Do we all get a bit too hung up in the idea of “tech clusters” – those tightly defined geographical areas where innovators gather in numbers and deal-hungry VCs prowl in search of the next unicorn?
Well, according to David Richards, co-founder of data migration company, WANDisco, the answer to that question is “yes,” and for one good reason. “I.Q.,” he asserts is distributed evenly.”
Established in 2005, WANDisco has headquarters both in Silicon Valley and in the South Yorkshire city of Sheffield while also supporting a growing operation in Belfast. Richards believes that tech talent – and therefore tech companies – can flourish just about everywhere. And from his perspective as a board member of Tech Nation – the body set up to assist early-stage companies to scale up – he is keen to see the digital economy taking root right across the United Kingdom.
British by birth, Richards set up WANDisco in partnership with Dr. Yeturu Aahlad – currently the company’s chief scientist – with a focus on enabling companies to move data across distributed computer networks, enabling collaboration. Times have moved on since then, and today, WANDisco facilitates the migration of data to cloud networks. It’s a lucrative market and the company has a $400 million market cap. Originally based in California, the business created its Sheffield operation for commercial reasons. “We knew that scaling a business solely from Silicon Valley would be expensive and risky,” he says. “We needed to have an offshore presence.
The Back End Of Beyond
But why Sheffield and Belfast? Well as Richards sees it, there is currently something an obsession with geography in the tech world that doesn’t really stand up to analysis. It’s often considered that to get a tech company up and running successfully, it is essential to locate to a hub such as London, Oxford, Cambridge, Manchester or Bristol. That’s where the talent is and, perhaps equally importantly, that’s where the VCs focus their activities. Access to customers is also an important factor. To work out of an established cluster is tantamount to consigning yourself to the “back end of beyond.”
Richards doesn’t buy into the back end of beyond argument. As he points out, the UK is a small country and nowhere is very far from anywhere else. “If you think about it, Sheffield is just two hours on the train from London,” he says. “That’s no distance at all.” In other words, wherever you are, you are never far away from potential customers, investors and partners.
And talent needn’t be a problem. Richards cites the example of Northern Ireland’s capital. “Belfast proved to be something of a hidden gem,” he says. “For one thing it has Queens University – which is very good – but also businesses such as Intel. Nortel and U.S. banks have had a presence there.” All of them have nurtured skilled workers. And in terms of retaining talent, relatively low housing costs by U.K. standards mean tech workers enjoy a high standard of living.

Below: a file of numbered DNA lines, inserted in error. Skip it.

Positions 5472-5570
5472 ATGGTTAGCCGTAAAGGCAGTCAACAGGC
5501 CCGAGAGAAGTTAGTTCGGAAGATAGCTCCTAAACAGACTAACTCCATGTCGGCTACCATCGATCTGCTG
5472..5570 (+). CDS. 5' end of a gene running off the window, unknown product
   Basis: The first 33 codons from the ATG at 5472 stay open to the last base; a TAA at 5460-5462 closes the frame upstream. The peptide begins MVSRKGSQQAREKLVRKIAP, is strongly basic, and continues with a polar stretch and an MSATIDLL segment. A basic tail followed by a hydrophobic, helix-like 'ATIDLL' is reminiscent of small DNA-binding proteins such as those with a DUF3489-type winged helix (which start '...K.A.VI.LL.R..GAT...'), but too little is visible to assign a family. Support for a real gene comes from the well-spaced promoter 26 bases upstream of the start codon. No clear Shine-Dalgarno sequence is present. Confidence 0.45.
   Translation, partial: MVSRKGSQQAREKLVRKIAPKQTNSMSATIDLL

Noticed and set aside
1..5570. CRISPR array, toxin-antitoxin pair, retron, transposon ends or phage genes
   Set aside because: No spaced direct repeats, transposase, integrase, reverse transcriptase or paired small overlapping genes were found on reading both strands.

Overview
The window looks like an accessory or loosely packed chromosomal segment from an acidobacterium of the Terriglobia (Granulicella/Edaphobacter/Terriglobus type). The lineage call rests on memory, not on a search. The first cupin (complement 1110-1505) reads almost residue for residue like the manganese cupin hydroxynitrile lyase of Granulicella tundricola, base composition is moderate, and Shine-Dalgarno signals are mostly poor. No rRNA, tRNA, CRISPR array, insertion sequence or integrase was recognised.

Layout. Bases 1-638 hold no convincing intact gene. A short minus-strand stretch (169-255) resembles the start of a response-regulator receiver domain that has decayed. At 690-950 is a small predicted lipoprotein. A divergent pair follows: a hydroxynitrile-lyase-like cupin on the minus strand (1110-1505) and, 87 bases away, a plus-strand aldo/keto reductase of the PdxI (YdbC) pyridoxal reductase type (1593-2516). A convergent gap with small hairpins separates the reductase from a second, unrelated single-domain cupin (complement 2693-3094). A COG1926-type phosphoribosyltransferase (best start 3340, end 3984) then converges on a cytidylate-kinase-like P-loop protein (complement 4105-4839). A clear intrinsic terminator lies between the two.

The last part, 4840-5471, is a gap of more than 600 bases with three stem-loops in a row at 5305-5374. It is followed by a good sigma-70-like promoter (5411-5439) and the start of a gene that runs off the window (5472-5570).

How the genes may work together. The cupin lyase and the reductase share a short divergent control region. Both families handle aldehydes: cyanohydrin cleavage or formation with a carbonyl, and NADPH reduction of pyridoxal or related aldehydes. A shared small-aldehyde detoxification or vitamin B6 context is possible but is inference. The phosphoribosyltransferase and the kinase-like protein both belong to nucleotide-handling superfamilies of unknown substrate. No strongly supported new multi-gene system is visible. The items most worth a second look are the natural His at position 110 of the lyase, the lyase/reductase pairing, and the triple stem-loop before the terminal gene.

Richards’ anecdotal view of Belfast is supported by statistics published in 2019 by Tech Nation, which found that the city supports more than 8,000 tech jobs in a local industry with an £875 million turnover.
Beyond The Usual Suspects
But Belfast is not unique. As the same report points out, cities across the UK are benefitting from a digital technology boom and they include not only the usual suspects – London, Cambridge, etc – but also locations associated with more traditional industries, such as Newcastle, Cardiff and, indeed, Sheffield.
Richards joined the board of Tech Nation in part because he was excited by the organization’s brief to encourage collaboration and networking between entrepreneurs right a across the U.K. He welcomes the emergence of new centers of entrepreneurial activity, but he still sees challenges in terms of creating an ecosystem in which young businesses can successfully scale up.
Not Enough Entrepreneurial VCs
Finance remains an issue. As Tech Nation acknowledges, most equity investment is still focused on London. Richards says the larger sums needed to scale are still difficult to obtain. He puts this down to the culture of British venture capitalism. “The biggest challenge is the low number of entrepreneurs in the VC community,” he says. “In the U.K. capital tends to be allocated by non-entrepreneurs.” That leads to a certain risk aversion, he believes.
Maintaining the flow of talent is another key issue. Richards believes IT teaching in British schools remains very weak. To remedy that he founded the David and Jane Family Foundation, which offers courses in computer science. Courses will be available in 25 academy schools (state funded but independently run) next year and he hopes the scheme will be adopted nationally.
Brexit Is Impossible
But Richards’ biggest fear for the tech industry – and all the other industries have that undergone a digital transformation – is the kind of no deal Brexit that would prevent UK companies from storing and processing data on European citizens. He believes that a no-deal Brexit would force businesses to relocate their data-processing activities to Europe, effectively collapsing an important segment of the British economy. “A no deal Brexit is impossible,” he says.
Although London still dominates, the innovation economy has spread across Britain. That doesn’t necessarily mean the end of clusters – we’re probably just seeing more of them in diverse places. That’s a healthy thing, but education, finance and the ever-present threat of a no-deal Brexit continue to challenge the growth of the industry.